The majority of Indonesians, including students, undoubtedly place their hopes in liberal politicians. Many activists were drawn into electoral politics, or into election monitoring in the vain hope that this would keep the polls fair. The more radical students understood that the elections were fundamentally flawed but could not agree on what to do about it.
One section called for a boycott. This was meaningful in Timor, West Papua and Aceh. But for the great mass of the population in the rest of the country, the call sounded odd or even reactionary. In Solo, a left wing centre, attempts to hold a 'boycott' rally on the eve of the poll only attracted 50 people. Some of the Yogyakarta students also confessed that their original boycott calls had just isolated them. Indeed, when Suharto himself made a statement that the elections would not be fair, some people had thought the students were lining up with Suharto! So they had switched to the slogan 'Don't trust the elections.'
The left wing People's Democratic Party (PRD) shocked a lot of people by putting forward candidates. Recognising that the mass of people looked to the elections, the PRD decided to use them as a platform to argue for a radical programme. The programme included explanations that the electoral system was not fair. Candidates included jailed leaders like Budiman Sudjatmiko and Dita Sari. Even so, a lot of students saw this as a sell out.
Regardless of who sits in the presidential palace, ordinary people will still have to fight. The struggle will initially be fought around democratic slogans and immediate economic questions. As the votes were being counted, 600 people in Manado demonstrated against ballot rigging, while 1,000 striking workers from the Mayora food company rallied outside the finance ministry in Jakarta for a pay rise and against sackings.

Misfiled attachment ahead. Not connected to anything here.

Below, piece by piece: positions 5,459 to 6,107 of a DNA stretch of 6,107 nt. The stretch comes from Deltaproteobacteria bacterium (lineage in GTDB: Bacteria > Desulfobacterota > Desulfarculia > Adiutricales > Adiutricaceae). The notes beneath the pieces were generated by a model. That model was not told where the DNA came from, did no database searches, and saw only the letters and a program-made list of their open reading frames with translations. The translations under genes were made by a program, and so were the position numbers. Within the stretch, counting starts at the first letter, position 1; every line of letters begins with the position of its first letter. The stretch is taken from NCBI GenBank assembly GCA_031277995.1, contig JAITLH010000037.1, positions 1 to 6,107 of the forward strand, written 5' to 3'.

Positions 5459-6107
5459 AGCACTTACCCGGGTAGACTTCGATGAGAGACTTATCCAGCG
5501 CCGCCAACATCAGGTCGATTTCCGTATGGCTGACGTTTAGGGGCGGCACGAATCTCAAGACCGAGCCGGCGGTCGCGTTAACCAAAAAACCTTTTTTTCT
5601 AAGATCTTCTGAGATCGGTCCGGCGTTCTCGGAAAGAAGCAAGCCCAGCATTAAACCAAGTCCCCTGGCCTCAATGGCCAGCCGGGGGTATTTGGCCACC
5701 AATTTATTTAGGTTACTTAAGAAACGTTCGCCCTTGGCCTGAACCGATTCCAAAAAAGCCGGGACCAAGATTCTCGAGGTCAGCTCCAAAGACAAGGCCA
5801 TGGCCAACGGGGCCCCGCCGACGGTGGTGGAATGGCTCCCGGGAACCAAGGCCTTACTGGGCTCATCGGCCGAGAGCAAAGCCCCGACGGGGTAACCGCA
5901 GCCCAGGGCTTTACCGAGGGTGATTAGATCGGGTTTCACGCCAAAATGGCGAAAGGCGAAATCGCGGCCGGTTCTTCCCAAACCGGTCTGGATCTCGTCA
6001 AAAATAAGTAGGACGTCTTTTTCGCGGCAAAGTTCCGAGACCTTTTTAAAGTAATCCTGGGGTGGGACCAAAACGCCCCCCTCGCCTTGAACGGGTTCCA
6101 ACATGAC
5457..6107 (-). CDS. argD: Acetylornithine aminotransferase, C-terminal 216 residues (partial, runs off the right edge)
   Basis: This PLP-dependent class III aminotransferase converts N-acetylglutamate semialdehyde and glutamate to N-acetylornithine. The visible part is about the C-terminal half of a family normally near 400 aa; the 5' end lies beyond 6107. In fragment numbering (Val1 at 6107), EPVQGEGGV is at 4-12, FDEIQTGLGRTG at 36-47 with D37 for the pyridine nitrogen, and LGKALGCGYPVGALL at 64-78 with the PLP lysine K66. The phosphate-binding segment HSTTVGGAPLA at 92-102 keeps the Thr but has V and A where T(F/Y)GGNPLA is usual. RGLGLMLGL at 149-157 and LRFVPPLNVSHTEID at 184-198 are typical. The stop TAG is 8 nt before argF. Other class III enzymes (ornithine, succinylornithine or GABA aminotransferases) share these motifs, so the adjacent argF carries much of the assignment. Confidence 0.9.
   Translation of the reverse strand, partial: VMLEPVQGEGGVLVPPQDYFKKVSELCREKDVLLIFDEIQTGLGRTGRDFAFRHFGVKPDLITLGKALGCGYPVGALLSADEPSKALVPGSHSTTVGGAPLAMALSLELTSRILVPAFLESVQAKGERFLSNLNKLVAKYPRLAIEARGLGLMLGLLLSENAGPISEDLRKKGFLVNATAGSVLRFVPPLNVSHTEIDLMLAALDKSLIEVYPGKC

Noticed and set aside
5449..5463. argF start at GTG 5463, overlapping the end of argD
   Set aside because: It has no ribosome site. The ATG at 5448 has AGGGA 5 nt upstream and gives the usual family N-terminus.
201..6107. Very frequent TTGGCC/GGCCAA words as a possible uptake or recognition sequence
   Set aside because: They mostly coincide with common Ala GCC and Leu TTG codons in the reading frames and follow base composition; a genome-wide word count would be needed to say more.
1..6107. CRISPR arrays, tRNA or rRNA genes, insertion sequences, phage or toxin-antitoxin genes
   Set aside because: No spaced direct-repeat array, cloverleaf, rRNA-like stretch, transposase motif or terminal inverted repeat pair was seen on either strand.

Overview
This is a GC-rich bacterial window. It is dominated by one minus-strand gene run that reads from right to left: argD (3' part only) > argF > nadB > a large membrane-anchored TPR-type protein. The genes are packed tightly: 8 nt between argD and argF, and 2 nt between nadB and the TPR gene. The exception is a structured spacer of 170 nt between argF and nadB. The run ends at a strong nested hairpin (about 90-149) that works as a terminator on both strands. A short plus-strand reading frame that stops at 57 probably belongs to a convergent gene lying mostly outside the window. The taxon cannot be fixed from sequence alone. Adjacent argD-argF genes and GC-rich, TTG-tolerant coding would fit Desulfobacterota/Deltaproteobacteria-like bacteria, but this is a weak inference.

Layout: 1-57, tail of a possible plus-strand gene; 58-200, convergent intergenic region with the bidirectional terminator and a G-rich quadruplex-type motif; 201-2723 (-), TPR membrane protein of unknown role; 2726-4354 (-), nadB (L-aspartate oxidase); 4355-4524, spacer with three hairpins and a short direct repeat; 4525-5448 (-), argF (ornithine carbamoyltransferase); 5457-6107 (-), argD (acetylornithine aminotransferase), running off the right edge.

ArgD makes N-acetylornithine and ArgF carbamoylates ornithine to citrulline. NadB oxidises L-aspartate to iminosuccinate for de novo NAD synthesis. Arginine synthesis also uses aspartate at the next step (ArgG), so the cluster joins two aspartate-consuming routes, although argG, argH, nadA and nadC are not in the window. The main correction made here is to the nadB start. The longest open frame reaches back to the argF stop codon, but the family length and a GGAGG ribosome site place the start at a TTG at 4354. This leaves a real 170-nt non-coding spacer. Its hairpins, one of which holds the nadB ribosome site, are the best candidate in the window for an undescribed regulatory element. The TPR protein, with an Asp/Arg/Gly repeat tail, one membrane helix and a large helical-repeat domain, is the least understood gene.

But the challenge for socialists is to find ways to take the argument further, so that at least a minority of students, workers, peasants and the poor begin to see the possibility of a brighter future than the bourgeois politicians can offer them.
Tensions between North and South Korea escalated dramatically last month after South Korean patrol boats rammed at least three North Korean vessels, sinking one of them and killing dozens of North Korean sailors, and threatening to increase instability in the region with the possibility that China and the US may be drawn into any conflict.
The dispute began over crab fishing. The fishing grounds are in the buffer zone south of the 'northern limit line', which the South treats as the demarcation line between North and South in the Yellow Sea. The North has never acknowledged the northern limit line as the boundary it was imposed unilaterally by the UN after the Korean War, and its ships venture south of the line about 30 times a year, particularly in the crab season. But while North Korean vessels normally back off in the face of South Korean warships, this time they stood their ground.
The dispute comes at a time when both South and North Korea have forged closer military alliances with the world's main superpowers. The US has recently developed the 'theatre missile defence system' with South Korea, Japan and Taiwan. This allows all four countries to share use of Patriot and long range missiles from ships in the surrounding seas. This was in response to an increase in military activity from both China and North Korea.
The response from Japan's ally the US has been to increase troop levels in the South from the 37,500 they have there already, as well as sending an aircraft carrier to the sea of Japan. If the conflict between North and South Korea continues it could very quickly escalate to involve the world's superpowers.